9th Avenue Waterside
Where: 2 Maritime Place, Durban Harbour
Call: 031 940 4628
Open: Tuesday to Saturday 11am-11pm, Sunday 11am-5pm.
The wind was blustery, the cloud coming in low over the bay, a storm brewing. Yet despite the elements it was still a pleasure sitting in 9th Avenue Waterside taking in the views. The city, despite its dilapidated buildings and collapsing infrastructure and many problems, still looks beautiful from here. Even inviting. Even the “howling gale” didn’t intrude. It’s one of Durban’s prime settings.
I had been invited to sample chef Theo Chiloane’s new menu. The man with a deep bass voice and a ready smile, Chef Theo hails from Mpumalanga, working in many of the country’s top game lodges, before he came to Durban and 9th Avenue a year ago.
And obviously the seaside has inspired him, with the new menu offering a much more substantial range of seafood and fish, and much lighter fresher fare, fitting for its wharfside setting. While customer favourites have been retained, the very meat heavy menu I remembered has had a very welcome overhaul, with plenty of interest from the ocean. Vegetarians too are well catered for.
Our first dish was scallops served with a pea puree, smoked tomato and trout roe (R195). I normally avoid scallops on Durban menus. Too often they’re rubbery and tasteless, or worse, the taste of the freezer. But not in chef Theo’s capable hands. They were delicious, succulent and melt in the mouth. I had worried about the pea puree adding too earthy a touch, but these were not peas that had been sitting in the store cupboard and boiled for hours, but young fresh peas adding a spring freshness. A splash of beurre blanc and olive oil added a lightness you wouldn’t get from a St Jacques style cream sauce. A great dish for a sunny Durban afternoon. (Please note, we were eating tasting menu sized portions.)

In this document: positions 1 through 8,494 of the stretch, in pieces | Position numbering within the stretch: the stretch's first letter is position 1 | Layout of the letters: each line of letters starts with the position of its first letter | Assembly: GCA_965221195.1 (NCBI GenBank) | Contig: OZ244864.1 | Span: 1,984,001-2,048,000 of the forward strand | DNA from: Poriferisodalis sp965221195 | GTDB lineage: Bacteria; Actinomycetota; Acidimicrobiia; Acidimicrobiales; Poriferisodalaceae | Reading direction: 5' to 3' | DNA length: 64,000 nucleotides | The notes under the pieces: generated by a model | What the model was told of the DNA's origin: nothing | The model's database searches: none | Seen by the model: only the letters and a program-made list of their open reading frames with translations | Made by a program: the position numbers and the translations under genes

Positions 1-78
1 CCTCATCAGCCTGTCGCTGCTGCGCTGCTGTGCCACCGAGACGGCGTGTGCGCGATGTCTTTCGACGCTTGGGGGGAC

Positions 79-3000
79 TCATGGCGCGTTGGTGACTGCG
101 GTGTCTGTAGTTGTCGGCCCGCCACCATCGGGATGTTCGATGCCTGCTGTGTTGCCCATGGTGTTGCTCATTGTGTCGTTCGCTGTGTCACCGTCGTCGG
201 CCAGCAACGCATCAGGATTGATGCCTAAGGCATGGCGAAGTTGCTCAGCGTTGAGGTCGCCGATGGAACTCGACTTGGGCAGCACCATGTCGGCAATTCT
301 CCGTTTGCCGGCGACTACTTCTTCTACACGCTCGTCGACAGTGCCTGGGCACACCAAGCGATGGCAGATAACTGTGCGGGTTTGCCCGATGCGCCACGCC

Another new item I would definitely have again was a burrata done with a variety of renditions of tomatoes (R135). You could call this cheese and tomato on toast but that would be doing the chef a disservice. There were preserved heirloom tomatoes, lightly roasted, semi dried tomatoes, to add bite, and an excellent tomato granita adding cool crunch to that silky smooth baked cheese. A few slices of nectarine added sweetness, and a good dollop of basil pesto brought all the different tomato flavours together.
Other new items on the new menu I still must try are mussels in a curry leaf sauce with tomato and rooibos, and mushroom tortellini with smoked butter, chive creme fraiche, Parmesan and truffles. It sounds simple, but luxuriously decadent. For those wanting a lighter lunch there’s a prawn and paw paw salad, and a Caesar salad with “KZN style anchovies”.
Next up was a 9th Avenue classic, crispy squid with a spicy Romesco sauce (R155) to which chef Theo added black garlic and cauliflower. An enjoyable dish, the black garlic adding a nice touch of sweetness to it.
Mains still include the likes of rack of lamb, or trio of duck, or Norwegian salmon now served in an Asian inspired coconut and lemongrass sauce with pickled ginger, bok choy, almond and seaweed crumble and fresh grapefruit. There’s seafood pasta with squid ink spaghetti and tomato bisque. It all screams for another visit soon.
Chef Theo next presented us with a taste of his wild mushroom risotto (R195) with Shitake mushroom ragout, porcini mushroom mousse, truffle crema and pickled shimeji mushrooms. It was a deeply flavourful take on mushrooms in all their forms. It had a little crispy Parmesan pastry type thing to mop it up with.
Beef fillet (R255) was next, a perfectly cooked piece of prime fillet with pomme Paulo, onion textures, pickled shimeji, mushroom puree, chive crème fraiche, and a very good beef and garlic jus. Pomme Paulo is described as eating potato gratin, potato chips, French fries, and pomme Anna at the same time. It’s thin slices of potato pressed together with an inordinate amount of fat but it is utterly delicious, crispy on the outside and soft in the centre. This should almost have its own menu item. The pescatarians among us enjoyed linefish in a light saffron sauce, another winner.
For dessert Chef Theo presented a plate which offered a taste of the selection of desserts off the menu. A lovely cheesecake, a good berry sorbet, a bite size beignet and a truly magnificent creation with chocolate. I forget what chef called it. It looked like a chocolate log. It wasn’t quite a mousse, or a ganache, or a torte but just a little chocolate finger that used four different types of chocolate. Delicious. So be warned, save some room or find your second stomach.
Food: 4 ½
Independent on Saturday